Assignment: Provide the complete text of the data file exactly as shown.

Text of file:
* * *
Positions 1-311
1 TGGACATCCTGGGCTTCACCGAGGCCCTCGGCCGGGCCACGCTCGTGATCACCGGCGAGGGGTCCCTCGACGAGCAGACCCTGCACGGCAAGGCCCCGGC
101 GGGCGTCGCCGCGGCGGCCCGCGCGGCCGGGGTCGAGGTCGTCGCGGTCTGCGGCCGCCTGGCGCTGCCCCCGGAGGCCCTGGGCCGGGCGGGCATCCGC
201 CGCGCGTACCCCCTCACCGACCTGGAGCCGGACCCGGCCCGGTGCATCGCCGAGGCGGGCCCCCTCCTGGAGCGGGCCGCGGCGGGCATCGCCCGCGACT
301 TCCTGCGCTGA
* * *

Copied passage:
Positions 1-311
1 TGGACATCCTGGGCTTCACCGAGGCCCTCGGCCGGGCCACGCTCGTGATCACCGGCGAGGGGTCCCTCGACGAGCAGACCCTGCACGGCAAGGCCCCGGC
101 GGGCGTCGCCGCGGCGGCCCGCGCGGCCGGGGTCGAGGTCGTCGCGGTCTGCGGCCGCCTGGCGCTGCCCCCGGAGGCCCTGGGCCGGGCGGGCATCCGC
201 CGCGCGTACCCCCTCACCGACCTGGAGCCGGACCCGGCCCGGTGCATCGCCGAGGCGGGCCCCCTCCTGGAGCGGGCCGCGGCGGGCATCGCCCGCGACT
301 TCCTGCGCTGA